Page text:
Static devices such as those disclosed in U.S. Pat. Nos. 3,392,450 to Herter et al. and 4,263,719 to Murdoch feature a special reticle upon which is engraved a plurality of circles of different diameters, or spaced lines, representing the "standard" eighteen inch (450 mm.) withers-to-brisket measurement of a common mule deer at a specific distance or range. Additionally, each circle or pair of lines is vertically displaced below the vertically centered horizontal crosshair an amount estimated to compensate for average bullet drop at a specific range. Once the shooter selects a circle or pair of lines which most nearly matches the image size of the target, he aligns its associated horizontal line with the target and discharges the firearm.
Another static device is disclosed in U.S. Pat. No. 4,285,137 to Jennie. The principle embodied in this device is essentially similar to that of the previously discussed U.S. Pat. Nos. 3,392,450 and 4,263,719, with the exception that only two sighting planes are provided. The primary sighting plane corresponds to the zero crossing point of the trajectory for dead-on aiming, while the secondary plane provides the shooter with a single reference for aiming holdover for use at greater target ranges.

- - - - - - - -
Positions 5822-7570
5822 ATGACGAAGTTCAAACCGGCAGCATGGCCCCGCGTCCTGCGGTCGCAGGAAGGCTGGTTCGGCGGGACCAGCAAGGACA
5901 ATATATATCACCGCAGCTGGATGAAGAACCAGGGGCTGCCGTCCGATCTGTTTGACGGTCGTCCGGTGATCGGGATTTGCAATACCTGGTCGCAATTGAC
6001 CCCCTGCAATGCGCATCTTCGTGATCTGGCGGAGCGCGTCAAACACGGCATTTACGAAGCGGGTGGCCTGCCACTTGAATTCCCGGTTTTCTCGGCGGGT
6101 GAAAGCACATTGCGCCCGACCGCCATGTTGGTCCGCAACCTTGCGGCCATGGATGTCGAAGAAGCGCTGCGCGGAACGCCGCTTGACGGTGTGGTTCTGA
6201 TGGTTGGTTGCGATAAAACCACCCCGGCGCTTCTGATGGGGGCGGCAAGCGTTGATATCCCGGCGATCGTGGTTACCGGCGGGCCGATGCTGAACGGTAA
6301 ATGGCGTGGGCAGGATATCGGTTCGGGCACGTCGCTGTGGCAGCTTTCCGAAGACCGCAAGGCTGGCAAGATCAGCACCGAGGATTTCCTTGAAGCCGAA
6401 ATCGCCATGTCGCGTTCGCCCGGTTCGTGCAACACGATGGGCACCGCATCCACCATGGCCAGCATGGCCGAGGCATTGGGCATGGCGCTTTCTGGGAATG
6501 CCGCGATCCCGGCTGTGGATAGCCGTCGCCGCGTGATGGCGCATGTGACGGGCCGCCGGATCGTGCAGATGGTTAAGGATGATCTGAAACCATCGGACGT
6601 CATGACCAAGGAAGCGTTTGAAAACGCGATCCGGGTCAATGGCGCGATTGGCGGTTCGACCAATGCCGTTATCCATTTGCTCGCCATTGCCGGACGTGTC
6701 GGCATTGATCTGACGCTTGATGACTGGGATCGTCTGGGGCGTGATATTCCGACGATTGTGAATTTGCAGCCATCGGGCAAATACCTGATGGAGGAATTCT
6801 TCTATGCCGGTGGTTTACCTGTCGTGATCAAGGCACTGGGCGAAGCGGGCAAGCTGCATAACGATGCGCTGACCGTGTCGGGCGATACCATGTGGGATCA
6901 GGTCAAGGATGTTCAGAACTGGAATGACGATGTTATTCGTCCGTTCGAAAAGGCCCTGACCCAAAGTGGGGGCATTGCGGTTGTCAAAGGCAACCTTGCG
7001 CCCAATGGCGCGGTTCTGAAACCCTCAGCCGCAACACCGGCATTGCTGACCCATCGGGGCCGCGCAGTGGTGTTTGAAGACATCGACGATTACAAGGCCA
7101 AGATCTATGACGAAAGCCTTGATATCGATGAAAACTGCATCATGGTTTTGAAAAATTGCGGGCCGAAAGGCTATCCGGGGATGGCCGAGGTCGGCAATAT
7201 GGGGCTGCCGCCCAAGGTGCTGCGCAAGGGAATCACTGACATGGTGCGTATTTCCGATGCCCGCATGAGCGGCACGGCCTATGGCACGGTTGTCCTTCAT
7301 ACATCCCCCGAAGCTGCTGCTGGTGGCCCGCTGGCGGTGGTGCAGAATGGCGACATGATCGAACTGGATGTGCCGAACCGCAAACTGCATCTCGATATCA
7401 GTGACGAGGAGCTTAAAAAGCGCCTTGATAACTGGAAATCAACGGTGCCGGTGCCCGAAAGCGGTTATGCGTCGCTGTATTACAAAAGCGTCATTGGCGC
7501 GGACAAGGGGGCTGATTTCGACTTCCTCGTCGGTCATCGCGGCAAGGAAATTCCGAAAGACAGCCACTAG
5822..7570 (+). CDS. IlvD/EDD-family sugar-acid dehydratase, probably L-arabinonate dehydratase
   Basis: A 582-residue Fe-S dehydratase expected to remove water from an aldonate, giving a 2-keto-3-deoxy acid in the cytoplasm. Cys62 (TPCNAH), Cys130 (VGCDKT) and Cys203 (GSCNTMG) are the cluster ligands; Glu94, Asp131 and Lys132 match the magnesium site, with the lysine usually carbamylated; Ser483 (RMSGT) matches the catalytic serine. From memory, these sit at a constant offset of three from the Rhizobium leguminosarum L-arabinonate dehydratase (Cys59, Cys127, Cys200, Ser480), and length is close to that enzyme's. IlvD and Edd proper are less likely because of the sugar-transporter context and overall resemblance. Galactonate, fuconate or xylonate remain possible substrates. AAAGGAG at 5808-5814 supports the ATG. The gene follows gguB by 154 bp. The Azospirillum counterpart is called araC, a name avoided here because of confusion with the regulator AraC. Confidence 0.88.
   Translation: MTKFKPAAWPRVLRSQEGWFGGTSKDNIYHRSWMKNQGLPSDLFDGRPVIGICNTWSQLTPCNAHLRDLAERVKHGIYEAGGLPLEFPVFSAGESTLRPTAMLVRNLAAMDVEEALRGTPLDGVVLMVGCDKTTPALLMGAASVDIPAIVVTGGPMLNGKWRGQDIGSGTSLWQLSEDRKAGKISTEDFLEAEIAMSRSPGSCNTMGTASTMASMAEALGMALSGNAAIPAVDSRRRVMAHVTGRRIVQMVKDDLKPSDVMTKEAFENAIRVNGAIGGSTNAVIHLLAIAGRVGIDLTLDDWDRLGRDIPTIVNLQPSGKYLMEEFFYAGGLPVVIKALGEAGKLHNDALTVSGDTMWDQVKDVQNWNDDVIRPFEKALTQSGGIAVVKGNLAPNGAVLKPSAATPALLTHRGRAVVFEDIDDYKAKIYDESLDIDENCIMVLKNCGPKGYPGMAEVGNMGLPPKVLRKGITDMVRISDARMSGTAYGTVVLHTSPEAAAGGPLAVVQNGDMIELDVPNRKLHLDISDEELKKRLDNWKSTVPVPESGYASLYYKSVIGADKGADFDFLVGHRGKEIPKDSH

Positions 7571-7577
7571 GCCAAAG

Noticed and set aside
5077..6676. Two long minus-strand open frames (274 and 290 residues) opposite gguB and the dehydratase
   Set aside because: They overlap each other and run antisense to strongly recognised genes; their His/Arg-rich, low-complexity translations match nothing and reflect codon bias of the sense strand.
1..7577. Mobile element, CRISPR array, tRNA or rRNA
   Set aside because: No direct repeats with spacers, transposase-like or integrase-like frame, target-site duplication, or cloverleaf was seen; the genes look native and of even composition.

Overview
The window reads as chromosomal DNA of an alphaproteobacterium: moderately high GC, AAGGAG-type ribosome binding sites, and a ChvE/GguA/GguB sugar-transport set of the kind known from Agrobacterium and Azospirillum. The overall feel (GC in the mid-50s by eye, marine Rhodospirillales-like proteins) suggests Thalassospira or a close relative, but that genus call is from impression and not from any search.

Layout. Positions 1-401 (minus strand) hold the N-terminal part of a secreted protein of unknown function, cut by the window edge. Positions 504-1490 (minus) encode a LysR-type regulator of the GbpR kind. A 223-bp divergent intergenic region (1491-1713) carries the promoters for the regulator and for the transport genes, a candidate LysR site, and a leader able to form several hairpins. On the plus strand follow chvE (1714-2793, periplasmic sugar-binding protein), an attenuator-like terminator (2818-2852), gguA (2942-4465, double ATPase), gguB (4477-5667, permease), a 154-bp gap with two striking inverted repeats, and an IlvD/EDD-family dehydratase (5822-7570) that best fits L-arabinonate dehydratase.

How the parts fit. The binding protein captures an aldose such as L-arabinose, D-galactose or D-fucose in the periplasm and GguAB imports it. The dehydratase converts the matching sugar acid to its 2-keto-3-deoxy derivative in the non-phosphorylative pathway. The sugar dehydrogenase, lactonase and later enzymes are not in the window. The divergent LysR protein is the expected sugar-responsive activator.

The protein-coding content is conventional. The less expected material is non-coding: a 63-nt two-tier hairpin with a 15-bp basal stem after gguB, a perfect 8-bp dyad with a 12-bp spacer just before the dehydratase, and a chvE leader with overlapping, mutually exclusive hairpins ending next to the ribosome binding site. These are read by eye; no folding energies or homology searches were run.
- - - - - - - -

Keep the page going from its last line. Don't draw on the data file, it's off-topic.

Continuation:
Two major disadvantages are inherent in the static means exemplified by these prior art devices. First, the compensating aiming marks or planes are limited to a single set, necessitating use of only one cartridge, the trajectory of which must be exactly matched to the reticle's single set of horizontal aiming marks. The difficulty is that to have even one set of static aiming marks accurately relate to a given bullet's trajectory would require the riflescope manufacturer's selection of a single popular cartridge for which the riflescope would be custom-designed. This method also wrongly presupposes that all rifles fire cartridges identically. Cartridges other than the one for which the riflescope is designed could not be used with accuracy since their trajectory characteristics would differ from the fixed set of aiming holdover marks.
A second major disadvantage of the static means taught by U.S. Pat. Nos. 3,392,450, 4,263,719 and 4,285,137, is that for any range other than the several increments provided by the static reticle spacing, the shooter must estimate an aiming point between pairs of indicators. This has the further disadvantage of depriving the shooter of a horizontal crosshair reference to aid in holding aim upon the target.
A further disadvantage of the prior art static means is the cluttering of the field of view of the riflescope. The many circles, lines, or sighting planes lead to confusion during critical or stressful aiming situations, as when time for aiming is limited.
These several limitations make accuracy with these static devices uncertain and often impossible.